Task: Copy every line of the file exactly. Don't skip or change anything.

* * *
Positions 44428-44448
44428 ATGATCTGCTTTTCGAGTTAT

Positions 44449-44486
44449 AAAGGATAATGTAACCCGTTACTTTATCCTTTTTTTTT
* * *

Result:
Positions 44428-44448
44428 ATGATCTGCTTTTCGAGTTAT

Positions 44449-44486
44449 AAAGGATAATGTAACCCGTTACTTTATCCTTTTTTTTT